I’m currently working on an early ninth-century Japanese text, which references Yakushi's (Bhaiṣajyaguru) 琉璃 Pure Land. I had for a long time translated 琉璃 as lapis lazuli, but I’ve been cautioned by several people that this is incorrect and instead should be beryl, which apparently (and I’m outside of my linguistic comfort zone here) has etymological roots with vaidūrya. Beryl over lapis lazuli seems to be the standard these days from what I can tell.
But as I’ve read more, it seems that it is more complex than this. Yu Xin’s recent piece shows how it is not at all this straightforward and the term 琉璃 , at least in Chinese, can mean a whole host of things.
Moreover, Raoul Birnbaum’s classic book on Bhaiṣajyaguru makes an extended case that lapis lazuli is appropriate, pointing to features such as its presence in Badakhshan and the descriptions used in Chinese texts and appearing in Chinese artwork.
I've also looked at Shōsōin objects in their online database (https://shosoin.kunaicho.go.jp/search-result?per=30&type=treasures&keyword=瑠璃). But this reveals a whole host of objects currently labeled as ruri, which seem to be mostly or all glass. Interestingly, these include all sorts of colors labeled 黄瑠璃, 藍色瑠璃, 浅緑瑠璃, 緑瑠璃, 白瑠璃 (which is almost clear), and others. The ones that are just plain old 瑠璃 are a deep blue and seem to be glass with the color from cobalt. But it's also not clear to me when those names were given and the names could be late. Documents from the 8th-c. on the treasures seem to mention a 瑠璃念珠 and a 碧瑠璃念珠, but those don't seem to be extant (I believe).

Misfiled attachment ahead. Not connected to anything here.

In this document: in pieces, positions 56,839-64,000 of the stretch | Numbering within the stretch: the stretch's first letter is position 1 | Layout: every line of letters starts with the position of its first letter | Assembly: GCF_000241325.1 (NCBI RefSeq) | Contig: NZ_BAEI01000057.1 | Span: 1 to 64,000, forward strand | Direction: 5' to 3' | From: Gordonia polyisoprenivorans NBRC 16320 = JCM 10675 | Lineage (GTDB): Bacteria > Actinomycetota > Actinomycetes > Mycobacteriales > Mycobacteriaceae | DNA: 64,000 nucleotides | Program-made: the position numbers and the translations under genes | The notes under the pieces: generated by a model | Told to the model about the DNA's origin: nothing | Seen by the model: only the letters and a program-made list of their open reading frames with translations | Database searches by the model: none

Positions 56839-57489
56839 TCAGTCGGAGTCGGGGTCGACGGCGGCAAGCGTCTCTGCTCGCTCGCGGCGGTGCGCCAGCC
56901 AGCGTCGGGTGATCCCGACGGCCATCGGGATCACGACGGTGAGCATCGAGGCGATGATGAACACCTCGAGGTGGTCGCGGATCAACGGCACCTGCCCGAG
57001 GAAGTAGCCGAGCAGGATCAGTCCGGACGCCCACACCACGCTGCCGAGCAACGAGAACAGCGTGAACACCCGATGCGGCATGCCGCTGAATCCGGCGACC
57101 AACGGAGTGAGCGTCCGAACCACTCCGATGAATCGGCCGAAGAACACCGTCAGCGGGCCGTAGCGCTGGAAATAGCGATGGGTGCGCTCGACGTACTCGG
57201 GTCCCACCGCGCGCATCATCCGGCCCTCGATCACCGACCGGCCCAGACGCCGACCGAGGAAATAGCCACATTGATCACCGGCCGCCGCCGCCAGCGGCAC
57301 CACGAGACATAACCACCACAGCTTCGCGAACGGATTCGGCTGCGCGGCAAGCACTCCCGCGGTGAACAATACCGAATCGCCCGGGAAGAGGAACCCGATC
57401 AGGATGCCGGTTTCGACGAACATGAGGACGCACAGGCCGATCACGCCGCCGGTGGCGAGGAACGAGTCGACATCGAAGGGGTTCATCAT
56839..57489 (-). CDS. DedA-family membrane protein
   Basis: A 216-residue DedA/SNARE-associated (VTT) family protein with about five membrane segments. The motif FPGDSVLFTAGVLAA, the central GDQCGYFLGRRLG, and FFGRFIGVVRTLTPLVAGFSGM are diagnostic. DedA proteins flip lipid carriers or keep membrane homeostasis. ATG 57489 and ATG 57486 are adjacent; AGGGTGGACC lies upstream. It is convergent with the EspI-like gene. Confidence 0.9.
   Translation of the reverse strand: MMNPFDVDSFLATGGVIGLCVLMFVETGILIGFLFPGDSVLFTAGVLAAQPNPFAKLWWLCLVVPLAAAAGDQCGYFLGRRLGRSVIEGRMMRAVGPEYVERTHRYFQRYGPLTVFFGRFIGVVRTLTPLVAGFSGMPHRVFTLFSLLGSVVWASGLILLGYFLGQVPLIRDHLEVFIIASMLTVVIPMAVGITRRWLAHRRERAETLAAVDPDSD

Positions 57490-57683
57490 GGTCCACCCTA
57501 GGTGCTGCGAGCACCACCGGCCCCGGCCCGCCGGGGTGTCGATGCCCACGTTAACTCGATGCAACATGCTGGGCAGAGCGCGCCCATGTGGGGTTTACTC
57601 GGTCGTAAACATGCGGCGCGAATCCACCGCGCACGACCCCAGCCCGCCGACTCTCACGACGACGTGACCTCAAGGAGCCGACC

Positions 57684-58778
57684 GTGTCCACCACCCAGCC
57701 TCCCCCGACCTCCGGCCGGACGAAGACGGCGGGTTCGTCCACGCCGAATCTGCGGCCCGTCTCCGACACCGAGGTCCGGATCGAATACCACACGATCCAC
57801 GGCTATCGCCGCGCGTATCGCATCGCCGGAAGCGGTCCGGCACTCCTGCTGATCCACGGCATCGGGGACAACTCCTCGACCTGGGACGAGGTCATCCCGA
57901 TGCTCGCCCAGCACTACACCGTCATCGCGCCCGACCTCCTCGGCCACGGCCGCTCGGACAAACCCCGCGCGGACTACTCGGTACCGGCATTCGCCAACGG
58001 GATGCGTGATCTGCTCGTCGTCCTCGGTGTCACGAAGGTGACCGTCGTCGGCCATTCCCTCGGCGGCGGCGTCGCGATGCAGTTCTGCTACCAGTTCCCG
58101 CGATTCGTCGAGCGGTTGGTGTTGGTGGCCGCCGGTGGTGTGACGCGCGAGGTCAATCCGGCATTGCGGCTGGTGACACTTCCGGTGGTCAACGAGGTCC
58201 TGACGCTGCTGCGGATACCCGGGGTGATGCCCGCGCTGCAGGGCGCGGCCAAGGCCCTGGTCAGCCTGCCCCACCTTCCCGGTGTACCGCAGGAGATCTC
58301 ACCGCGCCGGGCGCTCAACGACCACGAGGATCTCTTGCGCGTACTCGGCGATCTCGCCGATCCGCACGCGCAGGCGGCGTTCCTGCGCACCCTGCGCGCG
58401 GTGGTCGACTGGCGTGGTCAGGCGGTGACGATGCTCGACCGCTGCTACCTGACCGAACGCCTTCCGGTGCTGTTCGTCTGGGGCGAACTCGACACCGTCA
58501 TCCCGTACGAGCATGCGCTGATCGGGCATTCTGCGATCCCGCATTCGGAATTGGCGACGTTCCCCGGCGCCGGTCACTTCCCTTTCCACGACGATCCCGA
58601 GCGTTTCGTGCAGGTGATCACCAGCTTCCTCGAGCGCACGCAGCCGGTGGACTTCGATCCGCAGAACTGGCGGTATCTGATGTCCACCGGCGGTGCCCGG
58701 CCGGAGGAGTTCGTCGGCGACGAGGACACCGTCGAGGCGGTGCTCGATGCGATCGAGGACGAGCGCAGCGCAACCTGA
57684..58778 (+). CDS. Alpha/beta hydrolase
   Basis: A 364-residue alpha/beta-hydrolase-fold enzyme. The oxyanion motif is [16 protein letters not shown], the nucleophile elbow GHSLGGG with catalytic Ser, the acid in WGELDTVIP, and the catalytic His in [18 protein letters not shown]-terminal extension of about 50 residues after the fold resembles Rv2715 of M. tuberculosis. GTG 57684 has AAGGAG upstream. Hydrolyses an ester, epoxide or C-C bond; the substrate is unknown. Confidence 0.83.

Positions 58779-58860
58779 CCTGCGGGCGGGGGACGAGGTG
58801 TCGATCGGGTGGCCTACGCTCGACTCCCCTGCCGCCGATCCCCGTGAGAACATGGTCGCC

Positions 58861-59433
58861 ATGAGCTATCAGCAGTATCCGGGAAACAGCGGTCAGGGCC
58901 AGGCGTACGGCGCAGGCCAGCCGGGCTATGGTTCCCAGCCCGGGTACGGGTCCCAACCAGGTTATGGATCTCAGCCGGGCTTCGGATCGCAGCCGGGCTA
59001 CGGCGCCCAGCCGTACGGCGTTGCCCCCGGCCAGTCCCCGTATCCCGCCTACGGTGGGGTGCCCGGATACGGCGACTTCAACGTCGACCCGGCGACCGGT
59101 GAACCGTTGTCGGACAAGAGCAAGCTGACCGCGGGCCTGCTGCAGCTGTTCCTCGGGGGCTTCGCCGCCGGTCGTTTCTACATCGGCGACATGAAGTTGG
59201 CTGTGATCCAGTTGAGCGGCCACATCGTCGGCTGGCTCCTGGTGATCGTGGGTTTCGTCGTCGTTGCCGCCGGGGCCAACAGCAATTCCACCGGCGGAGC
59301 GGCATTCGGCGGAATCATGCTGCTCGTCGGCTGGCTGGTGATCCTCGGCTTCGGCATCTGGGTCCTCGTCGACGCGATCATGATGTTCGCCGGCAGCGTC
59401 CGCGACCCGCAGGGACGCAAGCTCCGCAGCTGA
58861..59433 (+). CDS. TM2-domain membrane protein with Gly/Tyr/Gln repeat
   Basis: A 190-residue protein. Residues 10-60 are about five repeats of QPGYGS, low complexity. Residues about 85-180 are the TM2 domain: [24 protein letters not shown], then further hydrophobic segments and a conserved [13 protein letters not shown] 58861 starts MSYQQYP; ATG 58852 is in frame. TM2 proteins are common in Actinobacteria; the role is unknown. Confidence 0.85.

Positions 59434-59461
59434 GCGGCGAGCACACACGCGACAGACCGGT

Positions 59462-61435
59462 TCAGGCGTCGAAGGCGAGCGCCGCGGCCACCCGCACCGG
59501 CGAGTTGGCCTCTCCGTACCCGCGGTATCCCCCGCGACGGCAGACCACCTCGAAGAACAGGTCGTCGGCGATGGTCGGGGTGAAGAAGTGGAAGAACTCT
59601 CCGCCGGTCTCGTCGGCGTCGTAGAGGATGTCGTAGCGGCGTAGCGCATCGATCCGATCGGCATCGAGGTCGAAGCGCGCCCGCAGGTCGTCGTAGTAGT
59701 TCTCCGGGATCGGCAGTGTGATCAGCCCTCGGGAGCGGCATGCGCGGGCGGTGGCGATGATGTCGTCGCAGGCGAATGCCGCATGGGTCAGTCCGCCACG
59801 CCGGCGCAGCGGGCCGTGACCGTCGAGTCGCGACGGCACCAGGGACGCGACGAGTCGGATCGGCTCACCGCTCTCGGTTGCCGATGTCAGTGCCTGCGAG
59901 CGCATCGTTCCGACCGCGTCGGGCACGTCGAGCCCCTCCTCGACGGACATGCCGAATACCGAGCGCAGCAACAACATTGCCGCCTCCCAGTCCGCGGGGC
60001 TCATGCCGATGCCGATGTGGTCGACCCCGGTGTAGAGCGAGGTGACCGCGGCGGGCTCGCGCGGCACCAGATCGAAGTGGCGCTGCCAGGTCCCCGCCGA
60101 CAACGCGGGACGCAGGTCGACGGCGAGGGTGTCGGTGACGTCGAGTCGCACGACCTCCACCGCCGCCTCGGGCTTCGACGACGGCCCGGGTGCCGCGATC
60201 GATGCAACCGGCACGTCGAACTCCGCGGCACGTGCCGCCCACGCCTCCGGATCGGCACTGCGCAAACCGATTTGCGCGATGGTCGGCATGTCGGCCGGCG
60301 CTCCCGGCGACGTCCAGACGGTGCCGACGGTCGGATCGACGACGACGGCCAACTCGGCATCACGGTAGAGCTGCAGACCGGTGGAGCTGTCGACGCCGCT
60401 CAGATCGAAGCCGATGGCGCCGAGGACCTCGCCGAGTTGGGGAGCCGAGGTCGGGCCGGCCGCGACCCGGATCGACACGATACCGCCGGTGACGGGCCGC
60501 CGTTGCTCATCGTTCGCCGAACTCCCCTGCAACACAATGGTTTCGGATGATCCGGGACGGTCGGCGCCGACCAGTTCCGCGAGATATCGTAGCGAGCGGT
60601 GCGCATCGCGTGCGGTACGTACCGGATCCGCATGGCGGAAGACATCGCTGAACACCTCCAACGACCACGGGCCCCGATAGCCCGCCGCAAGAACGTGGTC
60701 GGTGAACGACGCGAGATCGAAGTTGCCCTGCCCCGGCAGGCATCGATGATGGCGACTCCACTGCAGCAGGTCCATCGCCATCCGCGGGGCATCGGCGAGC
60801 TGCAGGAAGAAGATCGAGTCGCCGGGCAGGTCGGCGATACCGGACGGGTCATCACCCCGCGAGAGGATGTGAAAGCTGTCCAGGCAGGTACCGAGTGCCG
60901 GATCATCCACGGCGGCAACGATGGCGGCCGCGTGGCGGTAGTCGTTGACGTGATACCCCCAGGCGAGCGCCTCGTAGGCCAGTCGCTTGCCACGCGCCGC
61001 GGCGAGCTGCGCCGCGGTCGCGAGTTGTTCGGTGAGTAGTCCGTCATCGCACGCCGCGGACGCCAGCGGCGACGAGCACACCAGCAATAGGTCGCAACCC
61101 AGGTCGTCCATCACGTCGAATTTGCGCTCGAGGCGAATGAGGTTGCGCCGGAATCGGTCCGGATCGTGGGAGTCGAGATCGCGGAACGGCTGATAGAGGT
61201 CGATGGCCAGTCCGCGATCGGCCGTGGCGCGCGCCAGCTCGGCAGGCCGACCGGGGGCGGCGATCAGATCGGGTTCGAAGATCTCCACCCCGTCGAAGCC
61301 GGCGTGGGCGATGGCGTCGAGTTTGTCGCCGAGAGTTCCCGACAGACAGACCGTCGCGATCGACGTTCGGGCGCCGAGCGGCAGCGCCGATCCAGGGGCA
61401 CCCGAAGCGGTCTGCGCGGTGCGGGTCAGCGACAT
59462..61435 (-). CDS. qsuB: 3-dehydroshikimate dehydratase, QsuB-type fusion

This leads me to two questions:
1) Is there a more recent consensus on how to translate the name of Bhaiṣajyaguru’s Pure Land in canonical sources. Is lapis lazuli preferred to beryl in this case?
2) Do we know how people in early Heian Japan might have understood the term?
My translation will presumably follow the answer to #2, but I’m also curious about #1 (it could make a good footnote at the very least, and I suspect the broader community of scholars could benefit from others' expertise).